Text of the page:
British Columbia has remained one of the most attractive provinces to live in, thanks to its marvelous sights, high quality of living, and laid-back west coast charm that has lured thousands of homebuyers amid the coronavirus pandemic.
At the heart of the British Columbia real estate market is one of the nation’s largest cities: Vancouver. It has been well-documented how well the Vancouver housing sector has performed in the aftermath of the first wave of the COVID-19 public health crisis. But as property prices skyrocket – from detached homes to condominium units – first-time homebuyers are facing a barrier to entry. This is leading to a situation whereby neighbouring regions in B.C. witness tremendous growth.
Could potential homeowners seek opportunities elsewhere in the western province? British Columbia has plenty of housing markets that are enjoying record-setting sales activity and valuations, whether in the Fraser Valley or Victoria. But while many industry observers warn of bubbles and market crashes, could homebuyers find opportunities in the Langley real estate market? Like everywhere else in the province, the suburban housing markets are hotter than ever before. Let’s look at the numbers.
Langley BC Housing Market Continues to Heat Up
According to the Fraser Valley Real Estate Board (FVREB), Langley saw massive gains in residential sales, with every type of property reporting enormous growth. Detached home sales surged 34.1 per cent year-over-year in March for a total of 122 transactions. Townhome sales advanced 142.4 per cent year-over-year to 206, while condo sales increased 132.4 per cent from the same time a year ago to 172.
Price growth was notable, too. The benchmark price for a detached home in the Langley real estate market soared 20.8 per cent year-over-year to $1.21 million. Condos prices edged up 5.9 per cent to $415,600, while the price tag for townhouses rose 9.4 per cent to $611,600.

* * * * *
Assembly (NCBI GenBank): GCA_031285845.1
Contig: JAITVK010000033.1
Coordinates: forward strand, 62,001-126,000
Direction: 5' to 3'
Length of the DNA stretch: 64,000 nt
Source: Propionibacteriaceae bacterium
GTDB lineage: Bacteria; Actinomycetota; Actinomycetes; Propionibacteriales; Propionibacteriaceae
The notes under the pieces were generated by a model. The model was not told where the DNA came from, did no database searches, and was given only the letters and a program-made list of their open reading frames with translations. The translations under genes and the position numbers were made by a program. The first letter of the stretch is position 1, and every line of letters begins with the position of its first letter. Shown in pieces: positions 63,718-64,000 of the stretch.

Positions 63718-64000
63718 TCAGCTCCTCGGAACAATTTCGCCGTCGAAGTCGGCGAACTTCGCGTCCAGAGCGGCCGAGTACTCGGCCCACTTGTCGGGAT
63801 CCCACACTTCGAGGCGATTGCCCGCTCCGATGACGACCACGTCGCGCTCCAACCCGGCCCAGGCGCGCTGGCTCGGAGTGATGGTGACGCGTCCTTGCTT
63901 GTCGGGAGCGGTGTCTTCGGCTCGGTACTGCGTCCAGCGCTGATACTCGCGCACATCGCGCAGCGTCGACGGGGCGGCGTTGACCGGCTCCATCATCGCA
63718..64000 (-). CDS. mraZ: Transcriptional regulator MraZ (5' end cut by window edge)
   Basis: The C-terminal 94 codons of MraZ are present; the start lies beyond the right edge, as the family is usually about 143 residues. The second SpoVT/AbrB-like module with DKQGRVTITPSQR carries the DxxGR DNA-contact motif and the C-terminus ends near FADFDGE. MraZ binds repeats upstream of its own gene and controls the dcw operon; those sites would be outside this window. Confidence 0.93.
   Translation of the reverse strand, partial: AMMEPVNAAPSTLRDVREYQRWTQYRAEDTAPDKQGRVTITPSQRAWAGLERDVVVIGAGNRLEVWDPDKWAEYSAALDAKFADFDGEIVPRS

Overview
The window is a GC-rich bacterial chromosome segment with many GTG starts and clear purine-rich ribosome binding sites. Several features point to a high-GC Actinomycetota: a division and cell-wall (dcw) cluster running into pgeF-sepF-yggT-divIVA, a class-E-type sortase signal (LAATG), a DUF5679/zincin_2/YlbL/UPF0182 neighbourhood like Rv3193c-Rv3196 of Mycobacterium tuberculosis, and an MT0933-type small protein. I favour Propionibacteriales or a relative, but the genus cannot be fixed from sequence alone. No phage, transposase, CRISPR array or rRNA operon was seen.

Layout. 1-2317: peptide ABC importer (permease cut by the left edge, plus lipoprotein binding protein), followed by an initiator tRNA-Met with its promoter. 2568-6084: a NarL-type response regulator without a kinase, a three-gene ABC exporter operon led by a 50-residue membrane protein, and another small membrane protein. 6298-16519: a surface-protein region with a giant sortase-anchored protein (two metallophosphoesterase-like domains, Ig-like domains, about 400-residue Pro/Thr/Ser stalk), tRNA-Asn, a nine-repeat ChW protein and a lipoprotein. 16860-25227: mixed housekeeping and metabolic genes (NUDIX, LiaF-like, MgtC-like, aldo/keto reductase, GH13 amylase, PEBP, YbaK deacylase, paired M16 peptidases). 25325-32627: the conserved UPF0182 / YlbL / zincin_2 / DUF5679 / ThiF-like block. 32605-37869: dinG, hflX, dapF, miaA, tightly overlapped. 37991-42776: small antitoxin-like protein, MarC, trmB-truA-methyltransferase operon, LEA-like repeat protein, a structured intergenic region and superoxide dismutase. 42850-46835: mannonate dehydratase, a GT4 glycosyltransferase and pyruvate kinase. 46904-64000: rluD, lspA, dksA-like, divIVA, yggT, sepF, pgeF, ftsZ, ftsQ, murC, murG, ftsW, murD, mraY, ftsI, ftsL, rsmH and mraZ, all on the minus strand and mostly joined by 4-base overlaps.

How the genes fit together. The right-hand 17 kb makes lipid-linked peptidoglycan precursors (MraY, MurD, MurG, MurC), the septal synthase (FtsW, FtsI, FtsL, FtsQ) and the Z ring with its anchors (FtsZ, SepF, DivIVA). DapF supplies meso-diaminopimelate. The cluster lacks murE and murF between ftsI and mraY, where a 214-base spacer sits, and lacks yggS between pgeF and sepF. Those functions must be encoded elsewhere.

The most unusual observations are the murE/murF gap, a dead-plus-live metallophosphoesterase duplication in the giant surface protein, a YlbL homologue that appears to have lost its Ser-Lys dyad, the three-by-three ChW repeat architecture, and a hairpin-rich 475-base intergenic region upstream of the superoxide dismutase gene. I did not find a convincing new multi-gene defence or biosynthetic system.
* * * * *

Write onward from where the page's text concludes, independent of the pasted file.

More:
Listings were a crucial factor for real estate agents in March, which were up, but not nearly by enough to meet demand. New listings for detached properties rose 17 per cent, townhouses soared 63.2 per cent, and condos climbed 0.9 per cent. Active listings were up 31.6 per cent for houses, 12.5 per cent for townhomes, and 3.1 per cent for condos.
Is there relief on the horizon? According to the Canada Mortgage and Housing Corporation (CMHC), housing starts have picked up immensely. In March, there were 34 housing starts and ten completions in the area, up from 18 and two, respectively, at the same time a year ago. In the first three months of 2021, housing starts totaled 148, and completions reached 44.
Is Langley Facing a Housing Shortage?
The suburbs have become one of the hottest segments of the real estate market during the COVID-19 pandemic. As more working professionals enjoying the freedom of working from home with children pivoting to online learning, the need for more space has intensified for many households. For city slickers, they might have taken the windfall from their Metro Vancouver properties and sought refuge in small towns, suburban municipalities, and rural communities promising additional square footage for their dollars.
But has there been enough supply to satisfy the rising demand? The data shows that demand is outpacing inventories. That said, perhaps this CBC News report highlights just how much the Langley real estate market is swelling within an environment of historically low interest rates, pent-up demand, and evolving consumer trends.
In April, dozens of would-be homebuyers lined up on a sidewalk in Langley for a chance to purchase one of the townhomes for sale, with a price-tag ranging between $739,000 and $959,000. The report highlighted a divide between homebuyers, investors, and speculators, outlined by one of the interested individuals, who told the broadcaster:
“My goal is to live. I’m moving to live. A lot of people are investors or speculators, just trying to [snap up] the cheapest units to rent it out or re-assign later on. But I’m buying to live.”
Indeed, this was a representation of how hot the sector is in the suburb that is about 45 kilometres east of Vancouver as more development takes place in the community.
Will Rural BC Housing Markets Cool Down Soon?
There is almost a universal expectation that once the coronavirus pandemic subsides, real estate markets in the suburbs will start to cool down. It is believed that homeowners sitting on the sidelines throughout these conditions might muster up the courage to put up a for-sale sign. With near-zero interest rates anticipated to remain intact until sometime next year, homeowners may also have a fear of missing out on lucrative gains. Until then, families are combing through the B.C. real estate market to achieve the Canadian dream, even if it comes at a premium.